I don’t think it’s a coincidence that Luke chooses to tell us a story about a trip Jesus makes to Jerusalem for Passover. You know, the final trip Jesus makes to Jerusalem for Passover takes up almost two-thirds of Luke’s gospel. And as Luke tells us the story about the Passover when Jesus was 12, it’s interesting how many of the details that Luke chooses to include actually foreshadow the story about Passover 20 years later.
Then, when Jesus arrives at the temple, he cleanses it. “Take those things out of here! Stop making my Father’s house into a marketplace!” (Jn. 2:16). He was already calling it “my Father’s house” as a child. Later he will spend days in the Temple in discussion with the scribes and the teachers, maybe some of the same ones who had been there 20 years before. But they will no longer think of him as a cute, precocious, country kid, but as a dangerous threat.
After that last Passover, the story again will end with Jesus being found alive and well in Jerusalem – but again not until the third day, and not before much confusion and anxiety and grief.
And while Joseph and Mary headed home after one Passover and went a whole day’s journey thinking Jesus was with them when in fact he was not, after the final Passover two disciples headed off to their home in a town called Emmaus, and went a whole day’s journey telling a stranger how they thought Jesus had been lost to them forever, only to discover in the breaking of the bread that Jesus had been with them the whole time.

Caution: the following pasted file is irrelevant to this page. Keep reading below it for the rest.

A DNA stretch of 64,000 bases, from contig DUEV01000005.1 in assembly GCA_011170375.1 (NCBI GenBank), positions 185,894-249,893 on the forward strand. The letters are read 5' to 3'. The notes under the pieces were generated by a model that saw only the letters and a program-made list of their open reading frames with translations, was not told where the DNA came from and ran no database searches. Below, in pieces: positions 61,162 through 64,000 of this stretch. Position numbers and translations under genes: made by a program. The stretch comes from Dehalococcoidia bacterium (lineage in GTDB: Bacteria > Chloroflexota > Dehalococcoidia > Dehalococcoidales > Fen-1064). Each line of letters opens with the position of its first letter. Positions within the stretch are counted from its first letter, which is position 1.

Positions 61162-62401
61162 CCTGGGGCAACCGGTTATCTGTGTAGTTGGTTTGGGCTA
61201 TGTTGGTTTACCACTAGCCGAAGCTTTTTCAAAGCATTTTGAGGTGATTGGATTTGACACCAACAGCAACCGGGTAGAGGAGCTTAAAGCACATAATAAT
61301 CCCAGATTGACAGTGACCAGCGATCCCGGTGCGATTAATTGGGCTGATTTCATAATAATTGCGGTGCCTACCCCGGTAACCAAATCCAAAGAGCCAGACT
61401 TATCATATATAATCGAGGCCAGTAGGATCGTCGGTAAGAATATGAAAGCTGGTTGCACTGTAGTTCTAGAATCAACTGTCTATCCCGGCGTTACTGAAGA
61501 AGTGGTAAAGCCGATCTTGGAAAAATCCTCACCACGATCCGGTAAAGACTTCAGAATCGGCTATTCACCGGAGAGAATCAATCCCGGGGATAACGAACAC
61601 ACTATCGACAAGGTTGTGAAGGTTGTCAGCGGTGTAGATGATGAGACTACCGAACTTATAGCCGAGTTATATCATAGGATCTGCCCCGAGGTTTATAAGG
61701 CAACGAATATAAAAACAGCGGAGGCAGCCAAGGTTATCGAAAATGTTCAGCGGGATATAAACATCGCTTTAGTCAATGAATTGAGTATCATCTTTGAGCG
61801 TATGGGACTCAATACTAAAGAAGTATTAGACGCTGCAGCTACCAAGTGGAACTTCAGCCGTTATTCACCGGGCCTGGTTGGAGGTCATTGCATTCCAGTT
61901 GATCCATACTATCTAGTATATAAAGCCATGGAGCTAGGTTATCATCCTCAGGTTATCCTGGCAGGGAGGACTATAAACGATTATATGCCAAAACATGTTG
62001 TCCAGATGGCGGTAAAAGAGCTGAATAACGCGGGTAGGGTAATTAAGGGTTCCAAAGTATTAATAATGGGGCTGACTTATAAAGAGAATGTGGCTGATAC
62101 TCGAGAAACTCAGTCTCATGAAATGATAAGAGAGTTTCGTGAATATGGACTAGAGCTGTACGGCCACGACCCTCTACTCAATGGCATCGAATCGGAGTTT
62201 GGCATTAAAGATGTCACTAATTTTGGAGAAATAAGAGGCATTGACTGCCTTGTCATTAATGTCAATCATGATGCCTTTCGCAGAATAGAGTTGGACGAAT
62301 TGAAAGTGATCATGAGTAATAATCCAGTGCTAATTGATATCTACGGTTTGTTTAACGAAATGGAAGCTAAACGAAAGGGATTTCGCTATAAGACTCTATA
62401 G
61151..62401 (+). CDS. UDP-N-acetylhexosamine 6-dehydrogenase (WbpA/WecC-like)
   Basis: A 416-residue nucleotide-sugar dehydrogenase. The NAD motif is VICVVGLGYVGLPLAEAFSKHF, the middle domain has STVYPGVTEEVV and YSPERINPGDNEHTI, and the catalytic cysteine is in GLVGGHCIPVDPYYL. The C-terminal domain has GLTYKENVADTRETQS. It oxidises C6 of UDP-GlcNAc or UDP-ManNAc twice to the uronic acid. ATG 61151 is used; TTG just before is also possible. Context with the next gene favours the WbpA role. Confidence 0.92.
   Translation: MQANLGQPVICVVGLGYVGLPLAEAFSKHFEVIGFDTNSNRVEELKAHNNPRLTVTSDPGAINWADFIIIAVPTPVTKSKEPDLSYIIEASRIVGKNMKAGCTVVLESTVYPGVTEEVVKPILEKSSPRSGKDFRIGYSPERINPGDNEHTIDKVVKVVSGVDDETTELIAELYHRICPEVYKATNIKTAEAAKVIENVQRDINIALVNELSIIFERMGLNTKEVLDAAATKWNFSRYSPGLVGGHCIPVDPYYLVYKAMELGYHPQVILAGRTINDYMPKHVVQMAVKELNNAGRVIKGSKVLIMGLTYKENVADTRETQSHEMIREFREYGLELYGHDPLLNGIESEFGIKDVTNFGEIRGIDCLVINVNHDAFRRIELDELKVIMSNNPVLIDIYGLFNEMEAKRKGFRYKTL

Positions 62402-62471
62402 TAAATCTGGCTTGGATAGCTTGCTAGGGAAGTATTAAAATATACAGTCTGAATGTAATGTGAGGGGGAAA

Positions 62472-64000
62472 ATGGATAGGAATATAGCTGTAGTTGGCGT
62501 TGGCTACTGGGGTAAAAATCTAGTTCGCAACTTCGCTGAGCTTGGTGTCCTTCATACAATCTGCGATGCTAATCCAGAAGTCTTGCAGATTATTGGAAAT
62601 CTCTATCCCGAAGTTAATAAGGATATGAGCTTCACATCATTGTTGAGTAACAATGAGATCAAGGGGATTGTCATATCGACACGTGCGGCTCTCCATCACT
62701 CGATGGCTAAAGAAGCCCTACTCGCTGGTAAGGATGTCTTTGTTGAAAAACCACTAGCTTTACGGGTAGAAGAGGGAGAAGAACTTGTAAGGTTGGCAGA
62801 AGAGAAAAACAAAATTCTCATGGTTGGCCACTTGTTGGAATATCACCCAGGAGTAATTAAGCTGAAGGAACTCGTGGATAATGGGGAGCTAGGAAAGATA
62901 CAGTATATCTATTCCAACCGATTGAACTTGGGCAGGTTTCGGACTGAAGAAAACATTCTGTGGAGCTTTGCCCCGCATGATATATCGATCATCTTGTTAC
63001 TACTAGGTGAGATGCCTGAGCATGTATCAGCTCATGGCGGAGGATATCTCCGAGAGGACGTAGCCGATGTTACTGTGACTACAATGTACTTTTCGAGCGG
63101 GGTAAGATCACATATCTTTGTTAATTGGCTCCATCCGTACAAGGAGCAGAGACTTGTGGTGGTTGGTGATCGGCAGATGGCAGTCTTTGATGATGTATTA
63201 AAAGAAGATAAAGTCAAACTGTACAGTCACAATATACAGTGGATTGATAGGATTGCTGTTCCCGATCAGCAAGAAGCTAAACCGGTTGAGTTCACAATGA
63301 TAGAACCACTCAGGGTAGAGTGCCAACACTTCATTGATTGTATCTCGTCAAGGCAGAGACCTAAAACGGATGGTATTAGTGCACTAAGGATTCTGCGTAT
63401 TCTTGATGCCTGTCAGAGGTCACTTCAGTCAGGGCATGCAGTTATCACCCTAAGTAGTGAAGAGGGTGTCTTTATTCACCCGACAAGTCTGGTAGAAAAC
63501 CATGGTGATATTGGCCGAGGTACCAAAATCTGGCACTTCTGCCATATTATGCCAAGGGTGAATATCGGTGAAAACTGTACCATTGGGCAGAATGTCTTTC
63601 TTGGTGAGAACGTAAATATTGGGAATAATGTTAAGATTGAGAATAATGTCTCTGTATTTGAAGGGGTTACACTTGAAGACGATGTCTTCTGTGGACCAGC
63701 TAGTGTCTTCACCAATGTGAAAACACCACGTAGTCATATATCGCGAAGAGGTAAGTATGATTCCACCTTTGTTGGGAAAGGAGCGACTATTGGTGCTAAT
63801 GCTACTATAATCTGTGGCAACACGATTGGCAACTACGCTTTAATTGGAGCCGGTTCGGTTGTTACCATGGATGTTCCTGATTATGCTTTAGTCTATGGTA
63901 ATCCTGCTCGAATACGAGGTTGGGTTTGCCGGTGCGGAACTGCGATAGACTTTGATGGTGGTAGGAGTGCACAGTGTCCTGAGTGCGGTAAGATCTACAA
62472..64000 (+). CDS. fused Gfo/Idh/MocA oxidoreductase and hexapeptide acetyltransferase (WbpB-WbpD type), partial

I think Luke tells us this story, not to give us an insight into the psychology of tween Jesus, but to show us what God was doing by becoming a human being for us. We think of this story as Jesus being lost and then found in the temple. And that’s easy to relate to. Losing a child, even for a moment, is one of the most frightening things that can happen to a parent. To say nothing of losing a child for three whole days, or of losing one entirely to death.
Mary says to Jesus: Didn’t you know we were beside ourselves with grief and anxiety looking for you? And Jesus says, Didn’t you know I had to be about my Father’s business? The rest of Luke’s gospel will make clear exactly what his Father’s business is. We will be reading from Luke most of the next year, but here’s a spoiler alert: His Father’s business is not running a temple. It’s going out and finding the lost sheep, welcoming the lost prodigal son, feeding the hungry, befriending the excluded, healing the sick, raising the dead.
Jesus responds to Mary: You think I was lost, and you had to search for me? That’s not what my Father’s business is about. You do not have to come here to the temple to find me. My Father’s business is that you are lost, and I have come to look for you. As good Lutherans we know: the good news is that we don’t have to do anything to find God, but that in Jesus God has found us. In the child Jesus God becomes weak and vulnerable for us, because we are far more weak and vulnerable than we care to admit – especially those of us who like to think of ourselves as responsible adults.
And this, perhaps, is the message of Christmas for us: that we do not have to go looking for God in a temple or in heaven, outside the ups and downs of our ordinary human lives. Instead, it is God who has come looking for us, exactly as the flawed and broken people that we are, by becoming one with us, by living with us as a human being, with everything that implies – including experiencing what it is to be lost, at least for three days. So that we, in our humanity, could be drawn into the very life of God.